A new, two-story car park at Souq Waqif is set to open this August, with a number of gadgets designed to make it easier for visitors to park, find their car and pay.

Souq Waqif west car park under construction - July 2015
Souq Waqif west car park under construction – July 2015

The underground car park,  on the site of an old surface lot at the end of Al Rayyan Road, across from the Falcon Souq, will also do away with tickets and entrance barriers, and will use the same licence plate-reading technology to make it quicker to get into the car park.

The inside of the car park is installed with an extensive CCTV system, with one camera fitted for every two-to-four parking spaces.

The “park eyes” cameras will read the licence plates of every vehicle and will also record everything which takes place on that spot, with the aim of improving security.

“If someone opens their front door and it hits into your car or scratches it, everything is recorded. There is no dead area – you can track everything and it is easy to monitor.

The focus is on security. The camera is pointed to the licence plate,” Elkhoury added, arguing there would be no intrusion on individuals’ privacy.

The new car park will also feature “find my car” technology, to help visitors who have forgotten where they have parked. Kiosks will have devices in which a visitor can enter their licence plate number, and they will be given the exact location of their vehicle.

To further assist motorists, the light above their parked vehicle will start blinking to attract attention.

And in addition to being able to pay for parking by cash or card, near-field communications (NFC) will mean visitors can also pay using their mobile phone after registering their credit card with the system, Elkhoury said.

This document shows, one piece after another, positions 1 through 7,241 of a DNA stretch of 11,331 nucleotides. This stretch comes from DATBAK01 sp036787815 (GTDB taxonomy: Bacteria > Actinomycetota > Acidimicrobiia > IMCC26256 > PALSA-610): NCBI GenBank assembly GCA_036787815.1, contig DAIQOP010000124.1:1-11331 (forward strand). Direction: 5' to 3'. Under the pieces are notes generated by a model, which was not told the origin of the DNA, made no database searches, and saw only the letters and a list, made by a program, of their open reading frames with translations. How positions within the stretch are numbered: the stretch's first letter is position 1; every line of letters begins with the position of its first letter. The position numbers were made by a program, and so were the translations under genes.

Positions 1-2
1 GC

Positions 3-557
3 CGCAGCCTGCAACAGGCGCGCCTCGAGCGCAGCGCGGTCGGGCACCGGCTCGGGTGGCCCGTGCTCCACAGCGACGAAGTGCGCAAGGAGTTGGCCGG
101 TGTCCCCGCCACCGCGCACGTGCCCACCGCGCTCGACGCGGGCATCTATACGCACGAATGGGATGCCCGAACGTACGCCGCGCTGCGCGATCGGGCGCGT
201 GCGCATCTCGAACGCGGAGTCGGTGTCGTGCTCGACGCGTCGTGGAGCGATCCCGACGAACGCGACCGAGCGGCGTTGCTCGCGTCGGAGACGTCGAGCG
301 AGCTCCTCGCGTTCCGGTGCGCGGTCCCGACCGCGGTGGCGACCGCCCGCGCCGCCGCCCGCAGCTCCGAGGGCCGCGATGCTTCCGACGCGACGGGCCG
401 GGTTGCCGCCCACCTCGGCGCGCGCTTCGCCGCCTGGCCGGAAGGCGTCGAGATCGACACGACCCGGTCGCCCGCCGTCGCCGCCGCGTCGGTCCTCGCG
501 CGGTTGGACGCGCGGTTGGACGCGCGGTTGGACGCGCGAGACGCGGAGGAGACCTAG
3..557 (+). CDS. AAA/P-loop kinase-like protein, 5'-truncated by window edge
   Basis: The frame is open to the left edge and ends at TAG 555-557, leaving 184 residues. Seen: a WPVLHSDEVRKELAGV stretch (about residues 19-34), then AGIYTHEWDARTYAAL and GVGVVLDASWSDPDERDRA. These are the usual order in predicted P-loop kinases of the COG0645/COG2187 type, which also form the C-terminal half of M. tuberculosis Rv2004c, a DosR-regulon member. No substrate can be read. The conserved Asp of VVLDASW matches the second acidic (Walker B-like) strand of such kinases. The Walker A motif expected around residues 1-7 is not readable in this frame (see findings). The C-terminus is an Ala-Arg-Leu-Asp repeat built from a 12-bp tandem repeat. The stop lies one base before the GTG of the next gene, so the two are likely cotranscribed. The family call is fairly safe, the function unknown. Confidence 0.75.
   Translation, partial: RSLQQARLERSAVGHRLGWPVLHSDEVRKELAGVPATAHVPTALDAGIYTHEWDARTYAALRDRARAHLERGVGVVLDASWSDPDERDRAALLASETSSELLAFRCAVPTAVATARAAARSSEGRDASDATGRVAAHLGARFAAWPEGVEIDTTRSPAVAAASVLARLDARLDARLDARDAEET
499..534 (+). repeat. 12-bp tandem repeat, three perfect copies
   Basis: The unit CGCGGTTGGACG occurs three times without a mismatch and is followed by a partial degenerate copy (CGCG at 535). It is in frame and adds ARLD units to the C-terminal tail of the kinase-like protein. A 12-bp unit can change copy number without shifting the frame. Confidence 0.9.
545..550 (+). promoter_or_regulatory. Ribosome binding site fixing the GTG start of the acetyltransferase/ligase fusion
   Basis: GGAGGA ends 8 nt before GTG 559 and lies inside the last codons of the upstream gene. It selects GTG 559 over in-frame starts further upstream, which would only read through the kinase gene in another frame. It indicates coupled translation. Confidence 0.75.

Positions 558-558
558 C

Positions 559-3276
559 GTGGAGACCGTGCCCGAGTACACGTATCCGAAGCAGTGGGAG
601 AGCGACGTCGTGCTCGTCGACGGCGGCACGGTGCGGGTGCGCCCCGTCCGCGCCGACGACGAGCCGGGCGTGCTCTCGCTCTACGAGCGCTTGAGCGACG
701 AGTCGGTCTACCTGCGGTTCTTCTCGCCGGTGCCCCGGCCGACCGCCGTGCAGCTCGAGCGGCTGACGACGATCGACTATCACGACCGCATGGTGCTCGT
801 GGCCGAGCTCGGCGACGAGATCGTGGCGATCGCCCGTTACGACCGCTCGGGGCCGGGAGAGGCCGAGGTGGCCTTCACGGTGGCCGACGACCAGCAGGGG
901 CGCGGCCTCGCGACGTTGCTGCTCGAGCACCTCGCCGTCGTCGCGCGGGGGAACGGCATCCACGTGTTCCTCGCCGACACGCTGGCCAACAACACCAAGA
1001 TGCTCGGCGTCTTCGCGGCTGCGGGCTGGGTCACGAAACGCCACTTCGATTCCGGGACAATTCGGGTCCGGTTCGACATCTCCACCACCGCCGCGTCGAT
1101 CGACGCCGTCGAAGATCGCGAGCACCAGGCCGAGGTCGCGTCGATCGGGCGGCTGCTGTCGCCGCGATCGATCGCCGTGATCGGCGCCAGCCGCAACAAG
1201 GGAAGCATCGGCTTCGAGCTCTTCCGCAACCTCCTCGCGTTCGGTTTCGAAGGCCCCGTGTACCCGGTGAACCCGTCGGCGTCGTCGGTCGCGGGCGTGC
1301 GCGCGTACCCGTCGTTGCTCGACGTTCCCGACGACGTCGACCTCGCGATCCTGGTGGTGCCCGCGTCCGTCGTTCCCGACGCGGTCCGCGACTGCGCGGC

The firm, which operates the parking at Doha Exhibition and Convention Center (DECC), has also been brought on board to introduce parking systems for three, staff-only car parks for Ashghal and for the QP District, all in Dafna/West Bay.

It is also set to install charged parking at the under-construction Tawar Mall, near Landmark Mall, and at Mirqab Mall in Al Sadd.

Parking facilities will also be paid-for in Lusail City, with at least eight car parks set to be installed with the new payment technology.

The future

As Qatar’s population continues to increase and its roads get more congested, paid-for parking is going to become more prevalent as a way of better managing the traffic, Elkhoury said.

“The traffic is increasing every day. (Qatar authorities) need to regulate the car parks in order to regulate the traffic flow. Charging for car parks is a necessity, just like in Europe or anywhere else,” he continued, adding that the parking charges were low compared to other world cities.

To reduce congestion in busy areas such as West Bay, options such as on-street parking meters could be an option in the future.

“This is the next step for Qatar,” Elkhoury added.

How will the new parking arrangements affect you? Thoughts?